|Polaroids exhibit images of fragility|
|Posted Feb. 16, 2007|
Good art is meant to challenge the viewer. Good art can expose hidden aspects of ordinary objects or reveal complexities that can be missed at first glance.
Local artist John Montich’s photography does just that with his usage of manipulated Polaroid pictures.
Around 25 people attended the artists’ reception, including University of La Verne students and faculty.
Trays of food and coffee were set up in an empty classroom and patches of people milled in and out looking at the photographs mounted on both walls of the gallery.
The reception began at 7 p.m. and lasted nearly two hours.
More than 30 photographs on display feature various images of common objects.
But with Montich’s process of stripping the emulsion layer of the print and changing the shape, the finished work appears as if there are two or more pictures blended together.
The layered effect forces the viewer to examine the photos more closely in an effort to decipher what some of the background images are.
Even if viewers are inexperienced with the methods of photography, it is easy to tell that an intense amount of creativity went into producing each piece.
Montich was on hand at the reception to answer questions regarding his
When questioned about how he came across his abstract technique of using peel-apart Polaroids to create different textures, Montich relates learning the method from a former professor.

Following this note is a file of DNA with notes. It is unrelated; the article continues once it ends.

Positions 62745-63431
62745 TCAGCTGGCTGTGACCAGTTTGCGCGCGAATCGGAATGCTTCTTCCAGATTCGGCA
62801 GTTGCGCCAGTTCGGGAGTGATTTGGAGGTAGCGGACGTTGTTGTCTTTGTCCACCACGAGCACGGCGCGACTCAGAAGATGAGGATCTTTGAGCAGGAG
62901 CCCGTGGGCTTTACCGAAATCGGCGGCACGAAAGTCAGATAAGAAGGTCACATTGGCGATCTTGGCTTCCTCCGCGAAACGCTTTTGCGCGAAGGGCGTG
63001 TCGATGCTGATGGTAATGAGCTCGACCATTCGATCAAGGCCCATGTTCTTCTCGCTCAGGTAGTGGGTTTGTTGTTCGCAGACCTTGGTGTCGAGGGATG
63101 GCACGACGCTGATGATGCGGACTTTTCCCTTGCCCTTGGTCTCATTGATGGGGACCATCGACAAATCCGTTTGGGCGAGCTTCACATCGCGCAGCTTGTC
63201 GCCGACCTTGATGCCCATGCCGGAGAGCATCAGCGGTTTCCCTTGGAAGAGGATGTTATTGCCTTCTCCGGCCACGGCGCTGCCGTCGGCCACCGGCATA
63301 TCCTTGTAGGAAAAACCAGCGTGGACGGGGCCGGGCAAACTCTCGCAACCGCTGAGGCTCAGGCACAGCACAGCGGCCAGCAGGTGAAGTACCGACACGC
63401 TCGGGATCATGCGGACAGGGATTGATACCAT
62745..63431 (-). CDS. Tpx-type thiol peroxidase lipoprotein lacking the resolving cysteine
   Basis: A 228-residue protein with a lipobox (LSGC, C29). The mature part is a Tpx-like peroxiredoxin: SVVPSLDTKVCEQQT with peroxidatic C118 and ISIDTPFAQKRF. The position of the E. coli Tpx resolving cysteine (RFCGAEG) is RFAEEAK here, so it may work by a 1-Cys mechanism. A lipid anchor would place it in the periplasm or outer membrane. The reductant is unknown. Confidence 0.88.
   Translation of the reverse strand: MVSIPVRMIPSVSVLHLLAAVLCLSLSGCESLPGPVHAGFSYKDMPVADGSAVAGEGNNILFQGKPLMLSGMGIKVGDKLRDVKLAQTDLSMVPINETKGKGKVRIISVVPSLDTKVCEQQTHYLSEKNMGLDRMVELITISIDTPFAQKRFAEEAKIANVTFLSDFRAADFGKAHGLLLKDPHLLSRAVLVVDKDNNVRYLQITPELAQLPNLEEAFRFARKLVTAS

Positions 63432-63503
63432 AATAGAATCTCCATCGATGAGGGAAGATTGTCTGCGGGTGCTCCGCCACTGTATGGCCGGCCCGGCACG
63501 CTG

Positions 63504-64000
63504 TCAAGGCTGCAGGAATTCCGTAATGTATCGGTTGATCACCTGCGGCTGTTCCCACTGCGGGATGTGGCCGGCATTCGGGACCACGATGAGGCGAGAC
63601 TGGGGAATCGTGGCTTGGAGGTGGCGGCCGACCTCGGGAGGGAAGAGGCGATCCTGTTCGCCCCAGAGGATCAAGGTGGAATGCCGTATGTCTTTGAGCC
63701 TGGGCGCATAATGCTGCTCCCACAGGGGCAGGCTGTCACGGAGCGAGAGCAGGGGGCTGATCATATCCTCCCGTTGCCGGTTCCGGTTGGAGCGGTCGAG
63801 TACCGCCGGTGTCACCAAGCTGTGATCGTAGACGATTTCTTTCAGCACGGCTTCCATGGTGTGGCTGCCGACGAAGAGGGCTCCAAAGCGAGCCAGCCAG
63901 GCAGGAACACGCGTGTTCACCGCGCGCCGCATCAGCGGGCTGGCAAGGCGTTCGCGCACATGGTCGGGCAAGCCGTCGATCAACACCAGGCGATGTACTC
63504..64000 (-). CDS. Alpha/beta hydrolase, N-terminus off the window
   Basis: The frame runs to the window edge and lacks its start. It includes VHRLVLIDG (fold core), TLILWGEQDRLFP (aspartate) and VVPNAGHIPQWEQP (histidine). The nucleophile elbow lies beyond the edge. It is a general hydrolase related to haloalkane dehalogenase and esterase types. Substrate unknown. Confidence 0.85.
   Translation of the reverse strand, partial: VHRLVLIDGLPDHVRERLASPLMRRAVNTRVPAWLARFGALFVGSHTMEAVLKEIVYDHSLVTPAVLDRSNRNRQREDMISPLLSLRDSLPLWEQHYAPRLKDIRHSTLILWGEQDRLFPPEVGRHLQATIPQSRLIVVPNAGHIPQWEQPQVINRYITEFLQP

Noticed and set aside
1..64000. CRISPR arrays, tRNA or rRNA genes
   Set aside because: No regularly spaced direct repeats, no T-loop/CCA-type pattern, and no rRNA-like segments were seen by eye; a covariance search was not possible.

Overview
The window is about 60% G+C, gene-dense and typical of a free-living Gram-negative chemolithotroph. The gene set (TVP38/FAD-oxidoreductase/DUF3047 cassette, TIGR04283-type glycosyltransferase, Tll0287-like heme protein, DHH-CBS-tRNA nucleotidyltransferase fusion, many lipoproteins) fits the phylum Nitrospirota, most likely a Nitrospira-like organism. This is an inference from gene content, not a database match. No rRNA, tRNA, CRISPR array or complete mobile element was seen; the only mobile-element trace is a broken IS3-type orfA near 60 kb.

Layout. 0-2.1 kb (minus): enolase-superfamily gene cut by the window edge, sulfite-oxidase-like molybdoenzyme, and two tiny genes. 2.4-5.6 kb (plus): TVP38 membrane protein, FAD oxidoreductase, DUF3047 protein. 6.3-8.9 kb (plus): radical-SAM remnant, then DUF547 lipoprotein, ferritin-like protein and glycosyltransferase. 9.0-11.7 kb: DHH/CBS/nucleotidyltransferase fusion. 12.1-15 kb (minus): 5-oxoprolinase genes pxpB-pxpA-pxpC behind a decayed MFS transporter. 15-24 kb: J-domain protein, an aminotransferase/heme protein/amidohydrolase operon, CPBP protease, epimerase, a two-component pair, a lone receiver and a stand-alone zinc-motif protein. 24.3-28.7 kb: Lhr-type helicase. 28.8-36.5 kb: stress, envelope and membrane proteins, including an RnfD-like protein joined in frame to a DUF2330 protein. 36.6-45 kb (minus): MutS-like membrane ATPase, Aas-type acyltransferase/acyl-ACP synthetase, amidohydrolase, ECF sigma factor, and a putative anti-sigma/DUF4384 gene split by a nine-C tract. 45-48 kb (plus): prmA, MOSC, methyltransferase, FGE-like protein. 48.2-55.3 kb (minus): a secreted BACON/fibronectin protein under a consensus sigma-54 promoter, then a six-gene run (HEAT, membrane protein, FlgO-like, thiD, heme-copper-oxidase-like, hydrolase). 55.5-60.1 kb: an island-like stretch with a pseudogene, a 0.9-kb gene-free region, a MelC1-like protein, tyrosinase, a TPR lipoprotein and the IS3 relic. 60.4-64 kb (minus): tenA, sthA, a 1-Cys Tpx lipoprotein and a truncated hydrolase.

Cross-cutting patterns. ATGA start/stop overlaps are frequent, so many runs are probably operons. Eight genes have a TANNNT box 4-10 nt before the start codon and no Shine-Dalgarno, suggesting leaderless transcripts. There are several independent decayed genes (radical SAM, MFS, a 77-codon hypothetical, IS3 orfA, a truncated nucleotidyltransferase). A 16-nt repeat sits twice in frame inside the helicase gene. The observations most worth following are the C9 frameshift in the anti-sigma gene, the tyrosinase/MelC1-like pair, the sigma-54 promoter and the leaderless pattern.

But his true motivation was something every college student can appreciate.
“The Polaroid film was cheapest,” Montich said.
“Then it was like [using] dope; I was just hooked,” he added.
The process of using multiple exposures has also impressed Kevin Holland, photography department manager.
Holland, along with Gary Colby, professor of photography, wanted Montich to showcase his art on campus because of his unique craftsmanship.
“Gary and I were just really impressed with not only his process, but also just the content of his work,” Holland said .
“Nowadays many photographers are so removed from the darkroom,” he added.
Students were also pleased that ULV had invited such a distinctive artist.
“This would be an exhibit I would expect to see at a much bigger school,” said Angel Chavarin, a senior liberal studies major.
“It’s definitely cool that we have something like this here,” he added.
Other viewers also praised Montich’s pieces.
“There’s definitely something different about his work,” said Alex Braden, a sophomore political administration major.
“I love the feel of the added dimensions,” he added.
Montich began to indulge in his passion for photography after working for many years as an aerospace engineer.
His photography has been featured at the Armand Hammer Museum, Laguna Art Museum, Long Beach Museum of Art, and Los Angeles County Museum of Art.
The exhibit will be on display until March 15.
Erin Konrad can be reached at firstname.lastname@example.org.